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Power Problems Plague Users

ORLANDO, Fla. -- Storage managers are ordering more hardware and software than ever before, but as data protection needs ramp, so do the requirements for environmental support. And electrical power tops the list.

"Power consumption is an issue. You've got to strike a balance between power and density," says Gabriel Sandu, director of technical services for Maimonides Medical Center in Brooklyn, N.Y. As storage systems pack more disk arrays in smaller form factors, their power requirements may actually go up.

"If people are not concerned about power consumption now, they should be or will be soon," says analyst Greg Schulz of the StorageIO consultancy. "You can concentrate power and footprint loading without reducing power requirements."

That consolidation of equipment doesn't equate to lower power consumption was a hallmark lesson learned by early adopters of blade servers, who struggled to keep cooling and power on par with rackmount servers. (See NewEnergy Chops Its Blades, Study Highlights Blade Disappointment, and Are Blades Cutting It?)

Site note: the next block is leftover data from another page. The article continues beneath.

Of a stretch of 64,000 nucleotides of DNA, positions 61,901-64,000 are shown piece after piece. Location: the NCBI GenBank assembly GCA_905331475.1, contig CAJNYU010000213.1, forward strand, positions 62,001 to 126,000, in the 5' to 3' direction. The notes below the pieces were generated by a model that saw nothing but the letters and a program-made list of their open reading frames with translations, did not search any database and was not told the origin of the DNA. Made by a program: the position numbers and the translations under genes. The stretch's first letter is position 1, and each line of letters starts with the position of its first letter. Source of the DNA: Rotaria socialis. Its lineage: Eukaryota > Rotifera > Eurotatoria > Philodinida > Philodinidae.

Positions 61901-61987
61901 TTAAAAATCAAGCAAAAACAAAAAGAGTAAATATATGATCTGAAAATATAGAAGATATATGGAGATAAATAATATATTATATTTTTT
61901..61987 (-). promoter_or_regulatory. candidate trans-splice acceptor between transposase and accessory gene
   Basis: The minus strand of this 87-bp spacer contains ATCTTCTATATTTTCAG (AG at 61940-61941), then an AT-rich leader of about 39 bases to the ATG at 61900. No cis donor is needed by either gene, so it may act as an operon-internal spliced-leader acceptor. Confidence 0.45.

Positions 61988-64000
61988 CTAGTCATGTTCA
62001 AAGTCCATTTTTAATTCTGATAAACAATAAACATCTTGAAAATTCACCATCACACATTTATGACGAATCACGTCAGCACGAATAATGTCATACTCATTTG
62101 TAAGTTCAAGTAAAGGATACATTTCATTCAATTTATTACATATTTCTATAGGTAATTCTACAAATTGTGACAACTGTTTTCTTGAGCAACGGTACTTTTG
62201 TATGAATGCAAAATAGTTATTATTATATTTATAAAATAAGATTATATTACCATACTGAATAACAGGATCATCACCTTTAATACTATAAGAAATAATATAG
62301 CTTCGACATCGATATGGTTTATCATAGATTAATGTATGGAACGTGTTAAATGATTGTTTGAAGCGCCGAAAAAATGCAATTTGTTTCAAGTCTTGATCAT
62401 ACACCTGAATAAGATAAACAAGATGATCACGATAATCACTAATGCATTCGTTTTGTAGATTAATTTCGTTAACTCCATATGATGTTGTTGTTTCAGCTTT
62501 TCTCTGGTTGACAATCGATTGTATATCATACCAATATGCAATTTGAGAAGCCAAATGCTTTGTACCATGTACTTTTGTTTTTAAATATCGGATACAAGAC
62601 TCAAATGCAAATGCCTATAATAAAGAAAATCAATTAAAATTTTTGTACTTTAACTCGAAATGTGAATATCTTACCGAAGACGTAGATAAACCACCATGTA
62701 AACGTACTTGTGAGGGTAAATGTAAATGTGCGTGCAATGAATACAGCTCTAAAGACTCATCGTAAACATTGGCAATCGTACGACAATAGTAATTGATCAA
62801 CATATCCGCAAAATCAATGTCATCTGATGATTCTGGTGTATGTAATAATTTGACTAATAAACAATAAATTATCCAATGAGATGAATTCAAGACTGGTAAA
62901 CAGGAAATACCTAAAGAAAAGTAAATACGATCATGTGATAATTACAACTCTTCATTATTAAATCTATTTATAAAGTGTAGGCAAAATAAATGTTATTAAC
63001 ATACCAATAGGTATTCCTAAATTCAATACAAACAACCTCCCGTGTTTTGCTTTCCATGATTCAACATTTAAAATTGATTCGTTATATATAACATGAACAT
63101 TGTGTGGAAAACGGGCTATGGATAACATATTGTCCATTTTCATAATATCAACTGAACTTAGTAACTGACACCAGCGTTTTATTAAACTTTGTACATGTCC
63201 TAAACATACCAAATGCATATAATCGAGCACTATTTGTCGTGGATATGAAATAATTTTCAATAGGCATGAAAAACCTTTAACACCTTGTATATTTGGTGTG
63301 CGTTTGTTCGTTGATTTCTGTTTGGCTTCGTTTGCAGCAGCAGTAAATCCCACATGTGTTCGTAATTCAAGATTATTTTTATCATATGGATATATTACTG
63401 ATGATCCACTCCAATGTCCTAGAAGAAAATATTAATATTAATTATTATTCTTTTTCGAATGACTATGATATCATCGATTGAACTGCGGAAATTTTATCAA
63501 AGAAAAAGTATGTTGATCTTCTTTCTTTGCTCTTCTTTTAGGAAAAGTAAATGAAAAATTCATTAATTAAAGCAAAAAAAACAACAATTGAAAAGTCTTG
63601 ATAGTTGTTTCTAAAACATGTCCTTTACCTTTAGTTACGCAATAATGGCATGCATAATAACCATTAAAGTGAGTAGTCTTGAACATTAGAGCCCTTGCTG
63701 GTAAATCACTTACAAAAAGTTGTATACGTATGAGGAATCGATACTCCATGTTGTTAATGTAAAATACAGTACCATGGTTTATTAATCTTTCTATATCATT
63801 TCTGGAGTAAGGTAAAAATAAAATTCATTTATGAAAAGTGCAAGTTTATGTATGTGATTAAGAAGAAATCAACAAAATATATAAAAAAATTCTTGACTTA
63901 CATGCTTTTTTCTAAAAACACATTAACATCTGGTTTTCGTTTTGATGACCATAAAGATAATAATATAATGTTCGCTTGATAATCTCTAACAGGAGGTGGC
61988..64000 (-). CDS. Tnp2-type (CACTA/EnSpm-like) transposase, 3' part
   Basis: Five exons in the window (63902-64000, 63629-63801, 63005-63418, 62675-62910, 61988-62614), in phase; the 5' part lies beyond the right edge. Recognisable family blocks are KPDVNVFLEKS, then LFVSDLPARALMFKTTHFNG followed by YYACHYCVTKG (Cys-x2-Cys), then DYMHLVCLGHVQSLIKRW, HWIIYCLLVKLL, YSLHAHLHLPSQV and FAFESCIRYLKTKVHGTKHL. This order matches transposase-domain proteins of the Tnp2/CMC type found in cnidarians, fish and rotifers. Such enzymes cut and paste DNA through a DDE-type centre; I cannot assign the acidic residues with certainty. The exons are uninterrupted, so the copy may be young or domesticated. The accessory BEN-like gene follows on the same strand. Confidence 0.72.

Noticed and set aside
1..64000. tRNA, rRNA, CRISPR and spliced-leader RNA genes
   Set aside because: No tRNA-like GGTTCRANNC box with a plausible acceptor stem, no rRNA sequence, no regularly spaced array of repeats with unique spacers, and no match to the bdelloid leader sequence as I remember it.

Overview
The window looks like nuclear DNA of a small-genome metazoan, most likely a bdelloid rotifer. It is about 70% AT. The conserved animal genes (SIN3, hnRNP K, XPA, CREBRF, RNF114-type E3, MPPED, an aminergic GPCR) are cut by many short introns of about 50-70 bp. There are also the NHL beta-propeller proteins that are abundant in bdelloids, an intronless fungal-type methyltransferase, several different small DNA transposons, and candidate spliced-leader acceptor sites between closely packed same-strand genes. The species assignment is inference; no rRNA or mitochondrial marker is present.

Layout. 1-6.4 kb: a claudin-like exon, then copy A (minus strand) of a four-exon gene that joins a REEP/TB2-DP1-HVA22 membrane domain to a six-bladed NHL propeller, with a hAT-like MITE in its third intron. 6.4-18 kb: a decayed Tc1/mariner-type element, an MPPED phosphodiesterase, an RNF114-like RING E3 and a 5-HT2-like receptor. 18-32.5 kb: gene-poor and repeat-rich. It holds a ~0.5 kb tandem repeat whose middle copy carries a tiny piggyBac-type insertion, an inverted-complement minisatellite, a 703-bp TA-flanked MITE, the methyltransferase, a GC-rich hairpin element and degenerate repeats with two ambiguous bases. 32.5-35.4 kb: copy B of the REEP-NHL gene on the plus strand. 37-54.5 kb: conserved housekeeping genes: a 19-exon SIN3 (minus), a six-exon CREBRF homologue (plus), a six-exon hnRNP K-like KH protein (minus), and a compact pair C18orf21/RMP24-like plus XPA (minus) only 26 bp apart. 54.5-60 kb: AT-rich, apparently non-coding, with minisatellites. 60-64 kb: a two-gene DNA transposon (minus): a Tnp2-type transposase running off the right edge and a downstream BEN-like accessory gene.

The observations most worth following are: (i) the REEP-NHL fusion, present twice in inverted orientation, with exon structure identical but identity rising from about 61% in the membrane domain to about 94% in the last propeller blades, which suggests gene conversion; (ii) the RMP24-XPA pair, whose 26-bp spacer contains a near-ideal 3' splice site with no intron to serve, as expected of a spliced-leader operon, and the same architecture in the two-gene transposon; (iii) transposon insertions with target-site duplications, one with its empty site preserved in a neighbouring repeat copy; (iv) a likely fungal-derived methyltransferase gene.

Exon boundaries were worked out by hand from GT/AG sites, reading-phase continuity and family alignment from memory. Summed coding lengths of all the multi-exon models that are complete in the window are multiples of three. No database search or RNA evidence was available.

How can users best cope? Aside from common-sense tactics like shutting off lights, grouping equipment for optimal cooling, and so forth, Schulz suggests keeping an eye on the results of consolidation. Part of this might include checking out how projects figure in "per square foot" calculations. Installing blade servers and rackmounted storage should result in improved terabytes per square foot, weight per square foot, even IOPS per square foot. If too much density results, though, there can be environmental and performance problems that detract from the equation.

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